Measures to Control Coronavirus Weigh on U.S. Homebuilding
U.S. homebuilding fell by the most in 36 years in March amid a broad decline in activity, offering further evidence that the economy is buckling under the weight of drastic measures to control the spread of the novel coronavirus, Reuters reported. Housing starts plunged 22.3% to a seasonally adjusted annual rate of 1.216 million units last month, the Commerce Department said on Thursday. That was the largest monthly decline in starts since March 1984. Data for February was revised downward to show homebuilding decreasing to a pace of 1.564 million units rather than the 1.599 million units previously reported. Homebuilding declined in all four regions last month.
Commentary: Rethinking the World Economy as We Know It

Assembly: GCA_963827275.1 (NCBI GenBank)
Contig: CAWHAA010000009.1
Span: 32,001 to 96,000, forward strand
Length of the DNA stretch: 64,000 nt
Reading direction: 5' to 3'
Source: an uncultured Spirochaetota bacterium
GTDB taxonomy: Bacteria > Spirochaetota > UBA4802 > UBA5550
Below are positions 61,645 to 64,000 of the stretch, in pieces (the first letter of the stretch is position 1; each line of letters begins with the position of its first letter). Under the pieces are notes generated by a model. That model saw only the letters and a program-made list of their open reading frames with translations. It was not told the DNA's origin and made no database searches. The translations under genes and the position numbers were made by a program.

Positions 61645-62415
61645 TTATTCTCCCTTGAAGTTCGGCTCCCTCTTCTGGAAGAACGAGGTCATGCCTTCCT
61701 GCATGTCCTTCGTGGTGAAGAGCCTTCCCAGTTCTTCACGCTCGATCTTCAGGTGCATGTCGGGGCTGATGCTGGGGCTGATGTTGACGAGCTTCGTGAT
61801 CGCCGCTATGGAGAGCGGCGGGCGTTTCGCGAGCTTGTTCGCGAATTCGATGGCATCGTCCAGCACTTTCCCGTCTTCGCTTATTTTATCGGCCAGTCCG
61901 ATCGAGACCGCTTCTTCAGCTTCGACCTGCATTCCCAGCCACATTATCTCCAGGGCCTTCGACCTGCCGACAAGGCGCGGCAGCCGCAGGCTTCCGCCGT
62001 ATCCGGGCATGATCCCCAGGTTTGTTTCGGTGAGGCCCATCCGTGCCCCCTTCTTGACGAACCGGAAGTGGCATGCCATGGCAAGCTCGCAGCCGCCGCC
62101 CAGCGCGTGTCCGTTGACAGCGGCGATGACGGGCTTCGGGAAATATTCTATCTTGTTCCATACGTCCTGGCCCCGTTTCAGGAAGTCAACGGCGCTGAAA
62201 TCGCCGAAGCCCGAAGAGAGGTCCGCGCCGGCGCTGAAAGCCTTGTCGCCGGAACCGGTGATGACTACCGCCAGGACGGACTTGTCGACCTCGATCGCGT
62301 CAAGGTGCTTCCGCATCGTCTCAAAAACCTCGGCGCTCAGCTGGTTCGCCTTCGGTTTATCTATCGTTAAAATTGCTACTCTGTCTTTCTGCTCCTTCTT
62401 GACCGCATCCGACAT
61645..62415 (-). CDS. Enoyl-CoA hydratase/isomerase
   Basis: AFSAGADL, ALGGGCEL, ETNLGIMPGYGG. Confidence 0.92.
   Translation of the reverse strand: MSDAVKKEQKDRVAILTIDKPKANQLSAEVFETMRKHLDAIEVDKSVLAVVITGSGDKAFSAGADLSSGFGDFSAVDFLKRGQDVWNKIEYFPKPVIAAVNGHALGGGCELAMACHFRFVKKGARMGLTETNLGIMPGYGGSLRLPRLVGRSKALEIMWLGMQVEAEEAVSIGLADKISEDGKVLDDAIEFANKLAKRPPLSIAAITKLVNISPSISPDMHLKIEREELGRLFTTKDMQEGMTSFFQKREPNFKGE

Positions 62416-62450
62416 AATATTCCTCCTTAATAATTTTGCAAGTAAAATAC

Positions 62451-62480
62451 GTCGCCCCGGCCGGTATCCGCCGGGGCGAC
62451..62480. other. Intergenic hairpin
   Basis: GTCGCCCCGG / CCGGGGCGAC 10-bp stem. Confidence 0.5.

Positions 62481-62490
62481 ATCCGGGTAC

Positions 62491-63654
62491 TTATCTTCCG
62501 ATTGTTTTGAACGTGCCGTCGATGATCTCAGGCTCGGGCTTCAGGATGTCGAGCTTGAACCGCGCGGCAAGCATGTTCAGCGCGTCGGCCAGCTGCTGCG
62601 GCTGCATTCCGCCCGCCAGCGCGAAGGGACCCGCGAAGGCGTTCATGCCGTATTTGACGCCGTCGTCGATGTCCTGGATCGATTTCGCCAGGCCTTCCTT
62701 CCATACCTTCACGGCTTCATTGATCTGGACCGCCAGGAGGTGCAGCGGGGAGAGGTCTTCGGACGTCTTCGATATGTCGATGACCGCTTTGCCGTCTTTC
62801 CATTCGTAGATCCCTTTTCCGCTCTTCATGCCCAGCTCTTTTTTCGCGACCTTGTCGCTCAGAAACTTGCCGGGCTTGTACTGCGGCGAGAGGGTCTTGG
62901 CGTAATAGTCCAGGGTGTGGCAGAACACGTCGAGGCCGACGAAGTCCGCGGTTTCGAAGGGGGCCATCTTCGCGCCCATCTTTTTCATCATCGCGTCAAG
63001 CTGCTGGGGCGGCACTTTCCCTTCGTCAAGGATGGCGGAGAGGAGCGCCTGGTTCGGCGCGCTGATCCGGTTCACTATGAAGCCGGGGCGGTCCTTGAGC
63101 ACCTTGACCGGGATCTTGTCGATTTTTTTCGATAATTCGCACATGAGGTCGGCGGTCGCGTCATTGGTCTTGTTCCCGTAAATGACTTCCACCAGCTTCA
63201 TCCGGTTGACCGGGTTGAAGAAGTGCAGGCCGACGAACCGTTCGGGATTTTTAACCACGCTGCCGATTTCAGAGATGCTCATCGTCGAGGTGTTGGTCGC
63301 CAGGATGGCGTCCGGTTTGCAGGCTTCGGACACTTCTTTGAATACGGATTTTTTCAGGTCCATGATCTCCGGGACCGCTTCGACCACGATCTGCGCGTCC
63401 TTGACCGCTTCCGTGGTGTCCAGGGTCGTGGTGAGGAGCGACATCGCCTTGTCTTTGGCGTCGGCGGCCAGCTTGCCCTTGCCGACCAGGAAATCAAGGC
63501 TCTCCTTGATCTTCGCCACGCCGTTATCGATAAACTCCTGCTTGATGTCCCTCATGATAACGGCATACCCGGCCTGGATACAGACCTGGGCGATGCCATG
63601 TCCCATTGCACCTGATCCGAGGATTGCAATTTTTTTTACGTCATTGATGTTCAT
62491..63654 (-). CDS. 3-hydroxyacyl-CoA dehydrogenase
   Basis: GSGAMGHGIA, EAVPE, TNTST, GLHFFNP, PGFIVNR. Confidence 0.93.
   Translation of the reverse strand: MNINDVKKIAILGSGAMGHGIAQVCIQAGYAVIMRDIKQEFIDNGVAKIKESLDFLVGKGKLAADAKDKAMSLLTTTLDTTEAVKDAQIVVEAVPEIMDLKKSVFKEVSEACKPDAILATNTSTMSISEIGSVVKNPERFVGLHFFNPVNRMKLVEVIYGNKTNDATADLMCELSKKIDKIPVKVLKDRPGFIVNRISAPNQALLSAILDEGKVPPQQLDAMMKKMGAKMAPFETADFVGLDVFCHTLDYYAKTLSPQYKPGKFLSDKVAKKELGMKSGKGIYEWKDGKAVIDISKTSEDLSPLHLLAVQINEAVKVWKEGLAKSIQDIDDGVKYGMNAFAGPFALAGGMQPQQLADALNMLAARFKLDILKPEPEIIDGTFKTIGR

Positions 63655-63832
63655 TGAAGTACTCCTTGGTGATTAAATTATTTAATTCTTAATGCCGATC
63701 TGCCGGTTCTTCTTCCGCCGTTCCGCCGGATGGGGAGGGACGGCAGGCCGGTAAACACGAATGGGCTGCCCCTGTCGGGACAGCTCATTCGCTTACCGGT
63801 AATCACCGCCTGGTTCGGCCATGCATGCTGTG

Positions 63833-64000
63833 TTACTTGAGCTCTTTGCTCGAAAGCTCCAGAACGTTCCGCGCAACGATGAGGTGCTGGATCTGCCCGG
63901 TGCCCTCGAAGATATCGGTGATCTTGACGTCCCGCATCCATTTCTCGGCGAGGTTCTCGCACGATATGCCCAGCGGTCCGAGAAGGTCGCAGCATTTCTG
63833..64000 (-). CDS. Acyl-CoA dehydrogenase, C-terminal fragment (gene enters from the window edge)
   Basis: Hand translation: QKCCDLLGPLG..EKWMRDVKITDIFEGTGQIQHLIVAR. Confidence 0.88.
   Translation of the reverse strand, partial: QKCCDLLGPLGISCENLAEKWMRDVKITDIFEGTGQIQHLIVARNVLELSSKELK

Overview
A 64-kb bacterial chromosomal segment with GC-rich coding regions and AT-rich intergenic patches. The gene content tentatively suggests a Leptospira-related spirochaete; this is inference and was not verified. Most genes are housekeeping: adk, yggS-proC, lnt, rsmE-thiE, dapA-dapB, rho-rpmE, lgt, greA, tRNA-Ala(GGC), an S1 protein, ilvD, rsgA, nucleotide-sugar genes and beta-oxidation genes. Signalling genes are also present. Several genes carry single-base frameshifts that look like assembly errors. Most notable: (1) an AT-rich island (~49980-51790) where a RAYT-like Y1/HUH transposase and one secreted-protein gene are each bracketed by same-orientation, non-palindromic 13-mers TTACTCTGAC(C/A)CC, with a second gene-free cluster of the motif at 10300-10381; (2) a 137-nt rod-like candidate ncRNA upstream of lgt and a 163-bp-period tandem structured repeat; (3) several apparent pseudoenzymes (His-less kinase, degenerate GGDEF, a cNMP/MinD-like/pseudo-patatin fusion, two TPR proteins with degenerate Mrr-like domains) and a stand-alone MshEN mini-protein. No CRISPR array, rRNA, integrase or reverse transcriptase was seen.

As the world economy is an infinitely complicated web of interconnections, it shows what is unnerving about the economic calamity accompanying the spread of the novel coronavirus. In the years ahead, we will learn what happens when that web is torn apart, when millions of those links are destroyed all at once, according to a commentary in the New York Times. And it opens the possibility of a global economy completely different from the one that has prevailed in recent decades. It would be foolish, amid such uncertainty, to make overly confident predictions about how the world economic order will look in five years, or even in five months, according to the commentary. But one lesson of these episodes of economic tumult is that those surprising ripple effects tend to result from longstanding unaddressed frailties. One obvious candidate is globalization, in which companies can move production wherever it’s most efficient, people can hop on a plane and go nearly anywhere, and money can flow to wherever it will be put to its highest use. The idea of a world economy with the United States at its center was already falling apart, between the rise of China and America’s own turn toward nationalism. “There will be a rethink of how much any country wants to be reliant on any other country,” said Elizabeth Economy, a senior fellow at the Council on Foreign Relations. “I don’t think fundamentally this is the end of globalization. But this does accelerate the type of thinking that has been going on in the Trump administration, that there are critical technologies, critical resources, reserve manufacturing capacity that we want here in the U.S. in case of crisis.” Even before the coronavirus hit, the limits of globalization were becoming clearer. Trade as a share of global GDP peaked in 2008 and has trended lower ever since. The election of President Trump and the onset of a trade war with China had already made multinational companies start to rethink their operations. “I think companies are actively talking about resilience,” said Susan Lund, a partner at McKinsey who studies global interconnectedness. “To what extent would companies be willing to sacrifice quarter-to-quarter efficiency for resilience over the long term, whether that’s natural disasters, the climate crisis, pandemics or other shocks?”